Guy is an agent of the State of Florida and has the responsibility to uphold the Constitution.   Yet Guy’s closing argument (which ironically referenced Hollywood make-believe) basically asked jurors to forget all the things they’d seen over the last three weeks, all the testimonies from witnesses that supported Zimmerman’s self defense claim, the bloody pictures of Zimmerman’s head and broken nose, the angle of the bullet wound in Martin’s chest which indicated he was on top of Zimmerman, and to use their imaginations. “What if it was Trayvon Martin who shot and killed George Zimmerman?” he asked.  “What would your verdict be?”

The notion that the state can build a case on questionable evidence (and name-calling: liar, liar, liar) and ask a jury of six woman to use emotion and speculation to arrive at a verdict is outrageous.  Guy very well knows that jurors cannot use emotion, sympathy, or race when arriving at a verdict, that they can only consider the evidence presented before them, which means absolutely no speculation.  Today, however, we live in a bizarro world where emotion trumps the law, where social justice and a person’s unique definition of “goodness” can override the Constitution.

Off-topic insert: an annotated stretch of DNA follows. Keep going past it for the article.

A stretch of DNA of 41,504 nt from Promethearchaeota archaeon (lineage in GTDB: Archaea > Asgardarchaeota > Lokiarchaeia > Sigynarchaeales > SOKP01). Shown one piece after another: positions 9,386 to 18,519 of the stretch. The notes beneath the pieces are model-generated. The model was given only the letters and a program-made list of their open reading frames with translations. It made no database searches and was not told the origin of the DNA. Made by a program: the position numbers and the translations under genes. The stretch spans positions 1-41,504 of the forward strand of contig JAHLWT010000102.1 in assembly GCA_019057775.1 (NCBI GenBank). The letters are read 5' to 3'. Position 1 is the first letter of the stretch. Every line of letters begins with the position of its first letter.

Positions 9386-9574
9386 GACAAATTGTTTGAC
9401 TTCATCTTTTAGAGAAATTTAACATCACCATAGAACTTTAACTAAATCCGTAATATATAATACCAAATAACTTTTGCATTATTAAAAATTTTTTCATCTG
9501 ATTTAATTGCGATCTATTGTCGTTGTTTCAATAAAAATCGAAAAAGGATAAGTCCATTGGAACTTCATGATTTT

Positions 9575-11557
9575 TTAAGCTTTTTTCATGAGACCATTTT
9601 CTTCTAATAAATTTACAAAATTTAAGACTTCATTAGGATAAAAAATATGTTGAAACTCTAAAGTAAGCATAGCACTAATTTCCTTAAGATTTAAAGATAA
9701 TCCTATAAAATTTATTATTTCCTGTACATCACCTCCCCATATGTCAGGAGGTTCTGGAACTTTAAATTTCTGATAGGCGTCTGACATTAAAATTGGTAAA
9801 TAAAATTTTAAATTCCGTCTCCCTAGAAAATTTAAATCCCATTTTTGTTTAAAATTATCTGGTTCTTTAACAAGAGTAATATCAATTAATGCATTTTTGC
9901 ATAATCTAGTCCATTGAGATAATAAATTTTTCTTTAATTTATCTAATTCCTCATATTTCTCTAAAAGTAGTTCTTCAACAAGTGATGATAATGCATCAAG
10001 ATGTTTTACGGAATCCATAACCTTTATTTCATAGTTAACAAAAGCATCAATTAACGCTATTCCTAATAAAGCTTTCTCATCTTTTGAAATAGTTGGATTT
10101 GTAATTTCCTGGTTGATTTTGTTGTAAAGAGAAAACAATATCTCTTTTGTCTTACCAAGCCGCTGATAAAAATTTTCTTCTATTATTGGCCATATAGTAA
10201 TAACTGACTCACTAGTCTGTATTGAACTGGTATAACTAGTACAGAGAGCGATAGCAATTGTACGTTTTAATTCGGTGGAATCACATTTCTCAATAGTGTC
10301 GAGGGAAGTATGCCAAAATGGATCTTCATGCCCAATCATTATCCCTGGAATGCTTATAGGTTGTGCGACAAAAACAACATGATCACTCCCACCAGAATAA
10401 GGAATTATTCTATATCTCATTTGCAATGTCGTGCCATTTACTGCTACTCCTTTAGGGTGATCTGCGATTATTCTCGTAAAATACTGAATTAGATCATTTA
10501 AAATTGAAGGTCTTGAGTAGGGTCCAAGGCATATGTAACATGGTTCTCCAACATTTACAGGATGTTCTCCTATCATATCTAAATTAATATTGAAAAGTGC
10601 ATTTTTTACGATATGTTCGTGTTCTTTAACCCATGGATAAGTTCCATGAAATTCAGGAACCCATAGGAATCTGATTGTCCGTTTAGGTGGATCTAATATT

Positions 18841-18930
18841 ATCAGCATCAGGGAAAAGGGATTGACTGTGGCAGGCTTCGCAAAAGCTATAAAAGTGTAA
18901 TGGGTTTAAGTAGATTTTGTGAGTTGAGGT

As Jonah Goldberg writes in The Tyranny of clichés:

A cry for social justice is usually little more than an assertion “for goodness.”  “Progressive” has become a euphemism for “all good things.”  But sometimes the p-word is too vague.  So if you press a self-declared progressive  — “What does that mean?” — they’ll respond, eventually, with something like, “It means fighting for social justice.”  If you ask, “What does social justice mean?” you are likely to get an exasperated eye roll, because you just don’t get it.

Progressives are indeed changing America from a land of structured laws into a world governed by an abstract, warm and fuzzy “goodness”.  A brand of goodness, interestingly, that applies only to certain groups and changes as the wind blows.  This “goodness” doesn’t have to be universal or consistent because to try to define this goodness or track it’s application is to limit it, to suffocate it.  Like when trying to define “art,” rules, structure, and man-made definitions are insufficient and don’t apply.